If you’ve been using desktop shortcuts to open your favorite websites, you can instead pin those websites to the Windows 10 Start menu to make your desktop clutter-free.
Moreover, pinning websites to the Start screen helps you get to those sites quickly especially when your Windows 10 device is in Tablet mode, where the Start screen occupies the full screen, covering your desktop. You can pin website shortcuts to the Windows 10 Start screen using four different ways.
- Pinning Websites to Start, using Microsoft Edge
- Pinning Website Shortcuts (.URLs) to Start, via All apps menu
- Pinning Website Shortcuts (.URLs) to Start, via the Context menu
- Pin Website shortcuts (as app), using Google Chrome
Microsoft Edge has a built-in option to pin the current webpage to the Windows 10 Start screen. Start Microsoft Edge and visit the website whose shortcut you want to pin to Start.
Click the hub icon (with three dots) on the top right corner, and click Pin this page to Start. Click Yes when prompted.
The website is now pinned to Start. Note that clicking this shortcut opens the site using Microsoft Edge, no matter what your default browser is — as Edge doesn’t pin it as a standard URL file, nor does the system use the
https protocol association settings to launch that shortcut.
Create a regular .URL shortcut for the website you’re going to pin. To create a website shortcut on your desktop, visit the website using any browser other than Edge, such as Internet Explorer, Chrome or Firefox.
Visit the website in Internet Explorer, right-click on the web page and click Create shortcut. This method is preferred as the site’s favicon gets stored in the URL.
If using Chrome, Firefox or any other browser, you can drag the site icon (favicon) located near the address bar and to the desktop.
Dragging the address bar favicon works in Internet Explorer as well. However, when using this method in Internet Explorer, it creates a “Pinned Site shortcut” (.website) file on your desktop, instead of the standard Internet Shortcut. The special site shortcut (.website) launches the website using Internet Explorer instead of your default browser.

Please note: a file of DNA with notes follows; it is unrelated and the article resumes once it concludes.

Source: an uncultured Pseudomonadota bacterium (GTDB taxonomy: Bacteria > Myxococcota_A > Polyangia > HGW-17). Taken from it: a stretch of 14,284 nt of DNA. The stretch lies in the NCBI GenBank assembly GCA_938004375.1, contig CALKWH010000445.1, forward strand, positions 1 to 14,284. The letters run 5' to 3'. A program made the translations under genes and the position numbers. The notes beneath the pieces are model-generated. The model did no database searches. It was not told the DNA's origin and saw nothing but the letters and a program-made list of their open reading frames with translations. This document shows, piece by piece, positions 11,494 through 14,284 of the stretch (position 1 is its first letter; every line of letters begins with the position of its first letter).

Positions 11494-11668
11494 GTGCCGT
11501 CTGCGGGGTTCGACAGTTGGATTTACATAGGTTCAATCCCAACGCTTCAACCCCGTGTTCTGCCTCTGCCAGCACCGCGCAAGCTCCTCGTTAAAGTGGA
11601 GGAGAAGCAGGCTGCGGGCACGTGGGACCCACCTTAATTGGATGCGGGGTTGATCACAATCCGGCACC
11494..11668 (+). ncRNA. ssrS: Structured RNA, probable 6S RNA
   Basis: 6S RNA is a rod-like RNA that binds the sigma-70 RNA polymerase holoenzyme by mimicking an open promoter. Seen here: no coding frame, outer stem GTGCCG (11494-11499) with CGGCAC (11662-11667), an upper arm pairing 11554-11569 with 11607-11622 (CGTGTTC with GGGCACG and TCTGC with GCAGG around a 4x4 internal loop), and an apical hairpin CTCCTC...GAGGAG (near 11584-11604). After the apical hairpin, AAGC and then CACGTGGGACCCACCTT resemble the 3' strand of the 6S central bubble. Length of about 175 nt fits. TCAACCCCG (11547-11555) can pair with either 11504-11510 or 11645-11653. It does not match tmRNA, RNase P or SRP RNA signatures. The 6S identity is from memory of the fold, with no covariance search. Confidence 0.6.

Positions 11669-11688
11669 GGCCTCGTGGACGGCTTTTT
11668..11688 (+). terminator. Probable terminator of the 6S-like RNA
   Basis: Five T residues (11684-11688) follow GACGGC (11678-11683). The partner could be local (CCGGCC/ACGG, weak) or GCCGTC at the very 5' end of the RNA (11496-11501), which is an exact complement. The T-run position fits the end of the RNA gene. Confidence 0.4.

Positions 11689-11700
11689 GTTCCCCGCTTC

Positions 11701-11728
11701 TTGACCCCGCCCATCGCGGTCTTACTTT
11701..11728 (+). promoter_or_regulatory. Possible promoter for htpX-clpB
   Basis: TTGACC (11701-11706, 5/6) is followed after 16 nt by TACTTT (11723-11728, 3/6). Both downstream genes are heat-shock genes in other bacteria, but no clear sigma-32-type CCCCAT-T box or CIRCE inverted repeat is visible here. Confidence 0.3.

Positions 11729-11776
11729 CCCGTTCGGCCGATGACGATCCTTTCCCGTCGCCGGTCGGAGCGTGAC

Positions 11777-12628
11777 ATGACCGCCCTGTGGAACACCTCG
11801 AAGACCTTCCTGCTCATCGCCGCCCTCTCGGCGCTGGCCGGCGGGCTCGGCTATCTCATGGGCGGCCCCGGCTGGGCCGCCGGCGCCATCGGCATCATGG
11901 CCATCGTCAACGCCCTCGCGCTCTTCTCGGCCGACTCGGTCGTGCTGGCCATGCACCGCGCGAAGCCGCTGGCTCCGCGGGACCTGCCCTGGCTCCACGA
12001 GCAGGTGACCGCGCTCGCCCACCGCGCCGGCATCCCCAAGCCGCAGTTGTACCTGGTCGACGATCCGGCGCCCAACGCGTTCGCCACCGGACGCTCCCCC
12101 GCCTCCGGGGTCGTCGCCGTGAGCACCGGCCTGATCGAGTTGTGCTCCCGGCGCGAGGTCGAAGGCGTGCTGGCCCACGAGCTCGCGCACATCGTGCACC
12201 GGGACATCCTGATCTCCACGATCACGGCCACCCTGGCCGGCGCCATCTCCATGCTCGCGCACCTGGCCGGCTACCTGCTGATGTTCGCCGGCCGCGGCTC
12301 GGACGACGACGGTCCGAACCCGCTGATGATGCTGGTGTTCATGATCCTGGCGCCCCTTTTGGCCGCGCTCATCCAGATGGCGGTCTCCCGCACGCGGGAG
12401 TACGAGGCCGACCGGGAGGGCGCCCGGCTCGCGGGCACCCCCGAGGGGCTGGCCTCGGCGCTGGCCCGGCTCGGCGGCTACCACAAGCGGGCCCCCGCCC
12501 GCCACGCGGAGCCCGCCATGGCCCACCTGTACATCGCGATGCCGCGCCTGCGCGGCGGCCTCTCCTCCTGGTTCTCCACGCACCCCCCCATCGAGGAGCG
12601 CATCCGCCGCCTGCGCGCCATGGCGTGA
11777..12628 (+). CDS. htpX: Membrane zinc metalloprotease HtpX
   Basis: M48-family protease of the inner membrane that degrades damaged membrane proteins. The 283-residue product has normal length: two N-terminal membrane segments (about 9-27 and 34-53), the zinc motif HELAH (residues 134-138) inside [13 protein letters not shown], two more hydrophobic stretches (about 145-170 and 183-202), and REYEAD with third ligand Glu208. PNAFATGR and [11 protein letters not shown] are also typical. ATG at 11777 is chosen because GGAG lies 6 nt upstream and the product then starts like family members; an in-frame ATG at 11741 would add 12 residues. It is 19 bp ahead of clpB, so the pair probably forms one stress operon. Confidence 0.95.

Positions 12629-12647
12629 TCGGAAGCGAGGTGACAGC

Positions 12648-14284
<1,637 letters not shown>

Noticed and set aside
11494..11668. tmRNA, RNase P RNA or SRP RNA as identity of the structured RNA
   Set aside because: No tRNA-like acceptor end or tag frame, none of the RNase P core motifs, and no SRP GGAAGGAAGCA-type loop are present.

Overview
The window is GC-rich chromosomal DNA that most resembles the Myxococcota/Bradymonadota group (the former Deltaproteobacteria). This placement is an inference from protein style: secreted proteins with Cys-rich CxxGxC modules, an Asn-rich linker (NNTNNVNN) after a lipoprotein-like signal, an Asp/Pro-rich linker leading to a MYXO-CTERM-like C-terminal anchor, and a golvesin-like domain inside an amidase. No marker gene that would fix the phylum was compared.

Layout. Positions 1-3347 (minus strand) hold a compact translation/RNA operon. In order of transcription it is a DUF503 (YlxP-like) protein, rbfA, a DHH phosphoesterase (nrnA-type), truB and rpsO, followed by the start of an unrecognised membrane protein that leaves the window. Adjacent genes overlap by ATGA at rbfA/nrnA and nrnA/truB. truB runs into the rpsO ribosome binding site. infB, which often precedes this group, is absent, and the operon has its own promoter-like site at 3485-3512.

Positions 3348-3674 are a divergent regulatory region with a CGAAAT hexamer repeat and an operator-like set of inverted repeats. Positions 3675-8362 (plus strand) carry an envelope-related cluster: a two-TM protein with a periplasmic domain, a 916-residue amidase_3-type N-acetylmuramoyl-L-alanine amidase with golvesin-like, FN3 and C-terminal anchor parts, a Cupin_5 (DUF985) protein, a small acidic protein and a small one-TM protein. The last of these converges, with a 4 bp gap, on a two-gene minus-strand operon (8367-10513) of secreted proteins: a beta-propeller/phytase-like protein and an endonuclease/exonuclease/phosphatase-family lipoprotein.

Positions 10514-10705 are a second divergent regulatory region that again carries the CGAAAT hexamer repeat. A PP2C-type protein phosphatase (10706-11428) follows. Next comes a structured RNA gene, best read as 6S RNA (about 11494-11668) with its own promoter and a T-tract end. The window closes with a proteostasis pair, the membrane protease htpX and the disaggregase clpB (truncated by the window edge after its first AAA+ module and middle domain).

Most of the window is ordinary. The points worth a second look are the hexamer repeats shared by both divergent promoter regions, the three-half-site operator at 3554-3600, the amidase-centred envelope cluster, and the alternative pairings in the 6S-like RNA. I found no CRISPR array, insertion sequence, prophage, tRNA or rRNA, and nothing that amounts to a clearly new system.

Or, right-click on the desktop, click New > Shortcut and type in the website address, such as:
These two methods won’t save the favicon. You need to manually download the favicon and apply it to the URL, using the Change icon option in Properties.
Then, open the following folder which stores your Start menu shortcuts:
Move the URL file you created on the desktop, to the above folder.
Click Start and scroll down the All apps listing until you see the newly created website shortcut.
Right-click on the shortcut and click Pin to Start.
That’s it. The website is now pinned to Windows 10 Start, along with the site’s favorite icon.
Apply the registry tweak as in article Pin any file to Windows 10 Start Menu Using a Registry Tweak. The registry tweak adds a Pin to Start option for all file types, including website shortcuts having the “.URL” extension.
Create a site shortcut on the desktop, and change the icon as desired. Move the shortcut to the Start menu – Programs folder.
Right-click on it and click Pin to Start.
This method is almost the same as the 2nd method — only differing in how you Pin the shortcut to the Windows 10 Start screen.
Open Google Chrome and navigate to the website you want to add as an app.
At the top right, click the more button which is denoted by 3 horizontal lines, click More tools and click Add to Desktop
This adds the website shortcut (as an app) to the desktop. Right-click on the shortcut and click Pin to Start.
Note that this method creates a regular .lnk shortcut pointing to Chrome.exe followed by a unique app identifer which only Chrome can recognize. The shortcut target looks like this:
chrome.exe --profile-directory=Default --app-id=fofedppdknnjehojgmchnadkenhjkcdb
Needless to say, clicking this shortcut or the Start menu item launches the website using Google Chrome.
Quick Tip #1: You may apply the Google Chrome Start menu icon fix as in article Google Chrome Start Screen Tile Icon Large (Fix), to get rid of the black background behind the Chrome icon.
Quick Tip #2: You can still use your preferred keyboard hotkeys for your website shortcuts, even if you’ve moved them to the Start menu\Programs folder per the steps in Method 2 and 3.
That’s it. Do you have any other trick up your sleeve to pin site shortcuts to Windows 10 Start? Let’s know in the “Comments” section below.
About the author
Ramesh Srinivasan founded Winhelponline.com back in 2005. He is passionate about Microsoft technologies and has a vast experience in the ITeS industry — delivering support for Microsoft's consumer products. He has been a Microsoft MVP [2003 to 2012] who contributes to various Windows support forums.